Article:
Remember to make time for time. And books.
Tuesday, December 20, 2011
From “The 25 Most Beautiful College Libraries in the World” (Flavorpill):
The college library, whether ornate or modern, digital or dusty, is in many ways the epicenter of the college experience — at least for some students. It is at once a shining emblem of vast, acquirable knowledge, a place for deep discussions and meetings of the mind, and of course, a big building full of books, which, as far as we’re concerned, is exciting enough. Colleges and universities are understandably quite proud of their libraries, which can be a selling point for prospective students and donating alumni alike, and they often become the most well-designed and beautifully adorned buildings on campus. To that end, and perhaps to inspire your studies a bit, we’ve collected a few of the most beautiful college and university libraries in the world, from Portugal to France to Boston.
Friday, December 16, 2011
Over at the Ubiquitous Librarian, Brian Matthews considers an “entrepreneurial model” for study space. In the comments section, I highlight a collaborative work space that I find intriguing. The challenge is to incorporate ideas from non-library spaces into the unique or “uncommon” learning spaces that libraries provide.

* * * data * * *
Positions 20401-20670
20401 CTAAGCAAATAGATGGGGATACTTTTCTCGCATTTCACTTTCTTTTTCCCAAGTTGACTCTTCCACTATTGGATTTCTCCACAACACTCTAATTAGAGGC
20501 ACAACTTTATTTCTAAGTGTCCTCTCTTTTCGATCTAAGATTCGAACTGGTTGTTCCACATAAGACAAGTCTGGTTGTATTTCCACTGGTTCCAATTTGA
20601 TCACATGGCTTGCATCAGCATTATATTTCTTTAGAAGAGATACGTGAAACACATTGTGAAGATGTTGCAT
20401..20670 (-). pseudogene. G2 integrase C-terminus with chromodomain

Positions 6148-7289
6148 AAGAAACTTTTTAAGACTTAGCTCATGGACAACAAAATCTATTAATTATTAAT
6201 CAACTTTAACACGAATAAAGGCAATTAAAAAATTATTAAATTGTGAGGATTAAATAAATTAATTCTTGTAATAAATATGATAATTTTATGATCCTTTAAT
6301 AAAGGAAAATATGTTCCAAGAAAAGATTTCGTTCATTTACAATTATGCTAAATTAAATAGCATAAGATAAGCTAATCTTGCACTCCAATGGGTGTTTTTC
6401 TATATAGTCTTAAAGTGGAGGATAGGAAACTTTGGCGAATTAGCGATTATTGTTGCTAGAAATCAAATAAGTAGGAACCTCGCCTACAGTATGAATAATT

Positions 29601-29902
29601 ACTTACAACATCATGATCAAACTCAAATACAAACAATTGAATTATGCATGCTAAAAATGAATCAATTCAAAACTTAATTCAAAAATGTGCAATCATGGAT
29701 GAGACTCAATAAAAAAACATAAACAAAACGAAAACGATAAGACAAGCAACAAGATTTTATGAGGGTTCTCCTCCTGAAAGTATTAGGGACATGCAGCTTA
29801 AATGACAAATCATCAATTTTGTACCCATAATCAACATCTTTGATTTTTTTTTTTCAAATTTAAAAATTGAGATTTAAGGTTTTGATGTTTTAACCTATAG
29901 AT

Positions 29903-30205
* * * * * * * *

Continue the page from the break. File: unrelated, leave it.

Wednesday, December 7, 2011
From “We're Still in Love With Books” (The Chronicle):
Contrary to many futuristic projections—even from bibliophiles who, as a group, enjoy melancholy reveries—the recent technological revolution has only deepened the affection that many scholars have for books and libraries, and highlighted the need for the preservation, study, and cherishing of both.
From “UNBSJ Students Protest for Study Space” (CBC):
Students at the University of New Brunswick in Saint John held a protest at the campus Tuesday about a lack of quiet study space … the new $25 million Hans W. Klohn Commons is more like a computer lab and café than a library, with students clustered around tables chatting and working in groups. It also comes up short on basics, such as desk space, and even books.
Posted by Michael at 9:30 PM